Ida B. Well (July 16, 1862 – March 25, 1931) was an African American journalist, newspaper editor and, with her husband, newspaper owner Ferdinand L. Barnett, an early leader in the civil rights movement. Ida B. Well documented the extent of lynching in the United States, and was also active in the women’s rights movement and the women’s suffrage movement.
Ida B. Wells was born in Holly Springs, Mississippi in 1862, just before President Abraham Lincoln issued the Emancipation Proclamation. Her father James Wells was a carpenter and her mother was Elizabeth “Lizzie” Warrenton Wells. Both parents were slaves until freed at the end of the Civil War.
Ida’s father James was a master at carpentry and known as a race man. He was also very interested in politics, but he never took office. Her mother Elizabeth was a cook for the Bolling household before she was torn apart from the family. She was a religious woman who was very strict with her children, for their best interests. Wells’ parents took their children’s education very seriously. They wanted their children to take advantage of having the opportunity to be educated and attend school.
Wells attended the Freedmen’s School Shaw University, now Rust College in Holly Springs. Ida B. Well was expelled from Rust College for her rebellious behavior and temper after confronting the President of the college. During her time at college, on a visit to her grandmother in Mississippi Valley, she received word that her hometown of Holly Springs had been hit by the Yellow Fever epidemic. When she was 16, both Wells’ parents and her 10-month old brother, Stanley, died of yellow fever during an epidemic that swept through the South.
At a meeting following the funeral, friends and relatives decided that the six remaining Wells children would be sent to various foster homes. Wells was devastated by the idea and, to keep the family together, dropped out of high school and found employment as a teacher in a black school. Ida B. Well was determined to keep her family together, even under the difficult circumstances. Her grandmother, Peggy Wells, along with other friends and relatives as well, stayed with the children during the week while she was away to teach; without this help she would have not been able to provide for the family. She used teaching as a way to support herself and her family, however she didn’t have a passion for it. She thought it was unfair that white teachers were making $80 a month when she was only making $30. This had caused her to find an interest in racial politics and improving education of blacks.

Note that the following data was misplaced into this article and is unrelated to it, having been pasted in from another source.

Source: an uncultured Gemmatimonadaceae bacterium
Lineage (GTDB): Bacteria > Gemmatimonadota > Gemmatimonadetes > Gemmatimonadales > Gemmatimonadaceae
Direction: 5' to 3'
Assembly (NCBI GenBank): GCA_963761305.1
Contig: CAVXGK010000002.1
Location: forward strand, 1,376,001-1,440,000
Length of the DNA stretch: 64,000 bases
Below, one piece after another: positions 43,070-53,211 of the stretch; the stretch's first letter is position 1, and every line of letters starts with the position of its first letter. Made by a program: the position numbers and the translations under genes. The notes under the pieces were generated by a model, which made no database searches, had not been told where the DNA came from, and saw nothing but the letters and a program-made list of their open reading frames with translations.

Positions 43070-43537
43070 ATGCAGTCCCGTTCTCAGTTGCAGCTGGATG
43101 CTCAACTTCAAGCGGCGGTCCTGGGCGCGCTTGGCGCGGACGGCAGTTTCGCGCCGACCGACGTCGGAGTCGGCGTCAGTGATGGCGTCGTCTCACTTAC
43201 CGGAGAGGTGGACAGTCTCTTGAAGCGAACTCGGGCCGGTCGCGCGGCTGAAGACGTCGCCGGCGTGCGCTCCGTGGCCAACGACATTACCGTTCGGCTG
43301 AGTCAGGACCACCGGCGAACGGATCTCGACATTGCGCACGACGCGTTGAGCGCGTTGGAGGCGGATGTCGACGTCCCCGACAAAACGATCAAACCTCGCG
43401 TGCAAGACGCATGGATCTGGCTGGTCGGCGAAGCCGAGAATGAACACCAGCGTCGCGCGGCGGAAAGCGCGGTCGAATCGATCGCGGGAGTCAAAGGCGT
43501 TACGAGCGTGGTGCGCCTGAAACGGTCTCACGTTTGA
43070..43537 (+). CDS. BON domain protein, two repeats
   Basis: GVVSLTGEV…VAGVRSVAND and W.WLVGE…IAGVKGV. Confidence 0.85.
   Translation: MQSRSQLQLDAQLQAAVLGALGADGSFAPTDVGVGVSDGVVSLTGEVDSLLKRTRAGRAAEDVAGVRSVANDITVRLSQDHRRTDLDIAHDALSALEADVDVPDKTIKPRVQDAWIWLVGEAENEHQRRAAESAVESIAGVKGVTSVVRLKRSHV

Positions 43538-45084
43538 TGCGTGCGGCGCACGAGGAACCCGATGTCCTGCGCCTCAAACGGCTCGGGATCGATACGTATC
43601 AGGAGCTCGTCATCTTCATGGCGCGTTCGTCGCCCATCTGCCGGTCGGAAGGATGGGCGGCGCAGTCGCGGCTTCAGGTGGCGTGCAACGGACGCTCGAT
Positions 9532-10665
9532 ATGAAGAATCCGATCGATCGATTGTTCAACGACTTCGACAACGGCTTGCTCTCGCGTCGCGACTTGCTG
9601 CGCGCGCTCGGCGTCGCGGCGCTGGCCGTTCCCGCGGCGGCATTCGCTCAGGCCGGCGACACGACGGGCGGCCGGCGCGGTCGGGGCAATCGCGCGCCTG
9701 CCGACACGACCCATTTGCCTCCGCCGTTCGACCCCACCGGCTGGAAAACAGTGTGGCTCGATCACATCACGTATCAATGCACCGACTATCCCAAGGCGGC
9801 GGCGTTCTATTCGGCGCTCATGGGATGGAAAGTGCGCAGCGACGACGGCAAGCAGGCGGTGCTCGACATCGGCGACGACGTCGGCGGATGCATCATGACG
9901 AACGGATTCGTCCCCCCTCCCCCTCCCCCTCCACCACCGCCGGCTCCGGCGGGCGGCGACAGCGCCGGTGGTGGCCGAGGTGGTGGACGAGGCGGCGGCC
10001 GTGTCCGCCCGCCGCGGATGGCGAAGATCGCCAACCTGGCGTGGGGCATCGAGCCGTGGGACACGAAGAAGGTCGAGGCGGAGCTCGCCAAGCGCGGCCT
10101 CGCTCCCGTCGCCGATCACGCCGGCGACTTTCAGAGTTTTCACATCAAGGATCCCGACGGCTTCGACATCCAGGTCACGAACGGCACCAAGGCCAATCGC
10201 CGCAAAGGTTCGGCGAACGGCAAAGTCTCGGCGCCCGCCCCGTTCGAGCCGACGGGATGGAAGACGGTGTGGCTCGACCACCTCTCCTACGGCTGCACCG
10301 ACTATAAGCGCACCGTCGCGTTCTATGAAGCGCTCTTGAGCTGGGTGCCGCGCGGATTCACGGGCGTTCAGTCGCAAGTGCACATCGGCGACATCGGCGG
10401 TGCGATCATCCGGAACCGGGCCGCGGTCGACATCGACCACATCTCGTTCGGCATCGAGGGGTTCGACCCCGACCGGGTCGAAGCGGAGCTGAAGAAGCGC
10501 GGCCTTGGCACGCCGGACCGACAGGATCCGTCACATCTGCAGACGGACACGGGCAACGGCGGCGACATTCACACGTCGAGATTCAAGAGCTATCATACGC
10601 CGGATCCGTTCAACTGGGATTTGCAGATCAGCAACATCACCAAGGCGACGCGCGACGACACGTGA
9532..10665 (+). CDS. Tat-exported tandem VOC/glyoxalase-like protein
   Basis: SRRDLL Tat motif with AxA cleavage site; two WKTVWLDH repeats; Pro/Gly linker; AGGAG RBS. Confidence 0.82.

In 1883, Wells moved to Memphis. There she got a teaching job, and during her summer vacations she attended summer sessions at Fisk University in Nashville, whose graduates were well respected in the black community. She also attended LeMoyne Institute. Wells held strong political opinions and she upset many people with her views on women’s rights. When she was 24, she wrote, “I will not begin at this late day by doing what my soul abhors; sugaring men, weak deceitful creatures, with flattery to retain them as escorts or to gratify a revenge.”
On May 4, 1884, a Chesapeake and Ohio Railroad Company train conductor ordered Wells to give up her seat on the train and move to the smoking car, which was already crowded with other passengers. At the time, the Supreme Court had just struck down, in the Civil Rights Cases (1883), the federal Civil Rights Act of 1875, which banned racial discrimination in public accommodations. Several railroad companies were able to continue legal racial segregation of their passengers.
Wells protested and refused to give up her seat 71 years before Rosa Parks. The conductor and two other men dragged Wells out of the car. When she returned to Memphis, she immediately hired an African American attorney to sue the railroad. Wells became a public figure in Memphis when she wrote a newspaper article, for “The Living Way,” a black church weekly, about her treatment on the train.
When her lawyer was paid off by the railroad, she hired a white attorney. She won her case on December 24, 1884 when the local circuit court granted her a $500 settlement. The railroad company appealed to the Tennessee Supreme Court, which reversed the lower court’s ruling in 1885, concluding that, “We think it is evident that the purpose of the defendant in error was to harass with a view to this suit, and that her persistence was not in good faith to obtain a comfortable seat for the short ride.” Wells was ordered to pay court costs.
While teaching elementary school, Wells was offered an editorial position for the Evening Star. She also wrote weekly articles for The Living Way weekly newspaper under the pen name “Iola.”
Ida B. Well slowly gained a reputation for writing about the race issue in the United States. In 1889, she became co-owner and editor of Free Speech and Headlight, an anti-segregationist newspaper based at the Beale Street Baptist Church in Memphis that published articles about racial injustice.
In March 1891, racial tensions were rising in Memphis. Violence was becoming the norm, especially with the appearance of the KKK. A grocery store, the People’s Grocery Company, owned by three black men, Thomas Moss, Calvin McDowell, and Henry Stewart, was perceived as taking away a substantial amount of business from a white-owned grocery store that was across the street. One night, while Wells was out of town in Natchez, MS selling newspaper subscriptions, an attack broke out when a white mob invaded the grocery store, which ended in three white men being shot and injured. Moss, McDowell, and Stewart, who were Wells’ friends, were jailed. A large lynch mob stormed the jail cells and killed them.
After the lynching of her friends, Wells wrote an article in the Free Speech urging blacks to leave Memphis: “There is, therefore, only one thing left to do; save our money and leave a town which will neither protect our lives and property, nor give us a fair trial in the courts, but takes us out and murders us in cold blood when accused by white persons.” Wells emphasized the public spectacle of the lynching. Over 6,000 blacks did leave; others organized boycotts of white-owned businesses. Being personally threatened with violence, Wells wrote in her autobiography that she bought a pistol: “They had made me an exile and threatened my life for hinting at the truth.”